New SEAT Toledo revealed
New SEAT Toledo concept has made its debut at Geneva, and gets a saloon shape and hatch tailgate
The wraps have come off the new SEAT Toledo at the VW preview party, the night before the Geneva Motor Show. SEAT president James Muir dubbed it "a beautiful car with a beautiful price," and while the model you see here is officially a concept, it will reach dealers before the end of the year virtually unchanged.
SEAT’s designers have sidestepped the compact MPV styling of the previous Toledo to produce something that resembles a saloon in profile, but has a hatchback rear door – just like the original 1991 Toledo. The benefits of that are a generous 500-litre boot (only five litres less than in the VW Golf Estate), which can be expanded by folding the split rear seats flat.
Video: Watch our video of the new Toledo concept at Geneva
The new Toledo measures 4.48 metres long and has a 2.6-metre wheelbase. It’s as wide as an Ibiza, but as long as a Leon, and slots neatly between the two in the line-up.
The front end features a wide and low front grille, finished with a chrome surround and honeycomb mesh, while the LED running lights and three large intakes on the front apron are in line with the recently facelifted Ibiza.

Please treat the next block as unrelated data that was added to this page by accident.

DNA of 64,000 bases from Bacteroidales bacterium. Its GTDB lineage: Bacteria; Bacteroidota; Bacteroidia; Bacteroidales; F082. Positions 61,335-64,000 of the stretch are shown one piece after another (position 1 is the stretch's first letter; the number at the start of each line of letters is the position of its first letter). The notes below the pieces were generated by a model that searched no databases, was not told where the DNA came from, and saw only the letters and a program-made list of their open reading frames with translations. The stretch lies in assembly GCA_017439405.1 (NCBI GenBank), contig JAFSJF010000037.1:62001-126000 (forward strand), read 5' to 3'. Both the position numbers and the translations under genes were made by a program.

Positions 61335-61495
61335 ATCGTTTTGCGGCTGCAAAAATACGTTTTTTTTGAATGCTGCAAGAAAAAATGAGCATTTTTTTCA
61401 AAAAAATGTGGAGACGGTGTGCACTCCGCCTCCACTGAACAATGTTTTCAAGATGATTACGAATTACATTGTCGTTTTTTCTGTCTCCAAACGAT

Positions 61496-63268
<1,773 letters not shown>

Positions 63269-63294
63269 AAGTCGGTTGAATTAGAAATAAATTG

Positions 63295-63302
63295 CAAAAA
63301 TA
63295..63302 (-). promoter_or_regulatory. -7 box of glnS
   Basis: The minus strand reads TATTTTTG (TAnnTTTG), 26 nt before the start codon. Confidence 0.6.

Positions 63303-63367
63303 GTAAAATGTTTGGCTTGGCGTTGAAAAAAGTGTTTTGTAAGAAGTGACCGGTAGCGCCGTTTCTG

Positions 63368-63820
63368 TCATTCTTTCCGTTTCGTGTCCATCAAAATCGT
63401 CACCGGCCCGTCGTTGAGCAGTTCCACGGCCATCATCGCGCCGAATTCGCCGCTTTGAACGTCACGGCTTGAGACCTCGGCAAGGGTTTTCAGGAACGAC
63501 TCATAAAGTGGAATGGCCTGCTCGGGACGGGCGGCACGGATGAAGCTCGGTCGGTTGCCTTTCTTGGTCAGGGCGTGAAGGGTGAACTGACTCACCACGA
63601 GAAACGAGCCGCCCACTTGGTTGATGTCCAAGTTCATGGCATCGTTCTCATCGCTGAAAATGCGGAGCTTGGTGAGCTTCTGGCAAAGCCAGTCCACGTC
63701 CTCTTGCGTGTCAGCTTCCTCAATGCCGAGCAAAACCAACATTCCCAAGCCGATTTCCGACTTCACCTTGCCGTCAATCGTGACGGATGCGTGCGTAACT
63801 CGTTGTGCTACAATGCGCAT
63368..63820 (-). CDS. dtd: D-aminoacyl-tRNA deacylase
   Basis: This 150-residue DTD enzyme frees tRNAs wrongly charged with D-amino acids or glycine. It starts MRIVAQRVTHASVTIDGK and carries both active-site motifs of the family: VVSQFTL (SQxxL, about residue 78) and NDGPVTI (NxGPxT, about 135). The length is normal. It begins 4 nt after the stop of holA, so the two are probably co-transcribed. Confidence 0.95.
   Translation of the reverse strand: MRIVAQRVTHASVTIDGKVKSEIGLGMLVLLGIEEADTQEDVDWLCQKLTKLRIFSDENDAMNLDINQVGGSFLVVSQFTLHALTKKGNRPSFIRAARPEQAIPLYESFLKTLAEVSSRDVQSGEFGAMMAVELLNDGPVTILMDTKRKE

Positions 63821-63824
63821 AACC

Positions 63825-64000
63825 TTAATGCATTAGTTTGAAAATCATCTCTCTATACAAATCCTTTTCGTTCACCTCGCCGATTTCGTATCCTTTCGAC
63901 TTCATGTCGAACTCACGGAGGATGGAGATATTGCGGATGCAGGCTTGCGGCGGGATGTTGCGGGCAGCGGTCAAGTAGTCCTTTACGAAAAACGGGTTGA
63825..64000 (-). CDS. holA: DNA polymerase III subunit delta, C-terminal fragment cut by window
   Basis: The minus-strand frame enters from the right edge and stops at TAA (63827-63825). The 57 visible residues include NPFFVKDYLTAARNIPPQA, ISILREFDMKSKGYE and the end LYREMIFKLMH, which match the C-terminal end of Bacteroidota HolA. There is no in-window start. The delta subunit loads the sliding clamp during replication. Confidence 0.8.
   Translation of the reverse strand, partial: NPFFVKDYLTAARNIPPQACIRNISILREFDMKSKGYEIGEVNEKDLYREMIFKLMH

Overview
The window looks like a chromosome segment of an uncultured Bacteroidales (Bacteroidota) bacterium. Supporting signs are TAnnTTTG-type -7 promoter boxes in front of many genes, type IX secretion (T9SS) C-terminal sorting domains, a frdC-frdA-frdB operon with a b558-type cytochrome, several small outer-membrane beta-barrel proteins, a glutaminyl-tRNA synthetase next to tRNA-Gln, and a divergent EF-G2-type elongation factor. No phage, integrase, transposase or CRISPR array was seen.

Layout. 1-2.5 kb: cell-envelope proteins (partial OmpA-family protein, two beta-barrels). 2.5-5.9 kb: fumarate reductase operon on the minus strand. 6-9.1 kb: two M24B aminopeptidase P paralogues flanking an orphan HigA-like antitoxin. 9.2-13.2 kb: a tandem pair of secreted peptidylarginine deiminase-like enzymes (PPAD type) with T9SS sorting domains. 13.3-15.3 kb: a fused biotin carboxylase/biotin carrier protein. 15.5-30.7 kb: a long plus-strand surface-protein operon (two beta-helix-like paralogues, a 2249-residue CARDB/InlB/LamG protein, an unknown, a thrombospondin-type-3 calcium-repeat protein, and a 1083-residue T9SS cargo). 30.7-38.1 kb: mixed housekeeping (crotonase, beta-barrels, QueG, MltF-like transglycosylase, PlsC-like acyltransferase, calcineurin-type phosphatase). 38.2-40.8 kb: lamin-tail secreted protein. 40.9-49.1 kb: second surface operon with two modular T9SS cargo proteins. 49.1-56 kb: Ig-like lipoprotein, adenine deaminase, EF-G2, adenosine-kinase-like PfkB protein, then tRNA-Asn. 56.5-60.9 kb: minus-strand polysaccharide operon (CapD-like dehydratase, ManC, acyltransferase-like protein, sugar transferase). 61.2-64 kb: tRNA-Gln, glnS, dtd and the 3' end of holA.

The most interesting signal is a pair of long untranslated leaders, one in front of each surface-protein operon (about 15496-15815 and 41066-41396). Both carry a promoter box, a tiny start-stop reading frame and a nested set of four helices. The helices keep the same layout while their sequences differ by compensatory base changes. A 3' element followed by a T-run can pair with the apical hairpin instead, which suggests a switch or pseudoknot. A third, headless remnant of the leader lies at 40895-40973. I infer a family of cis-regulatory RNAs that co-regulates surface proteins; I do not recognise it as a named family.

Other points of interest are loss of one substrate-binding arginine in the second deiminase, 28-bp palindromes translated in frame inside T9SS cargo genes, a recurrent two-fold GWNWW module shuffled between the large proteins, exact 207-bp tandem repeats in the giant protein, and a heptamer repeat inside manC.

Sharp creases in the body and clean, uncluttered surfaces are typical of SEAT design, while inside, it’s clear that the Toledo is production-ready. An upright centre console houses a new touchscreen and controls for the air-conditioning, all using switchgear familiar from elsewhere in the VW Group.
The dashboard features clean, straight lines in keeping with the exterior, but to add a premium feel, the show car gets two-tone leather seats and red contrast stitching to match the exterior paint. SEAT claims there’s plenty of space of three passengers in the back.
When the Toledo reaches showrooms, SEAT is planning an aggressive pricing strategy to place it between the Ibiza and Leon – so the luxurious interior materials on the show car aren’t likely to make it to production.
Even so, a spokesman for the brand was adamant that there would be plenty of equipment included as standard.
To reinforce the new car’s status as a value model, and keep costs as low as possible, SEAT will only offer small-capacity petrol and diesel engines.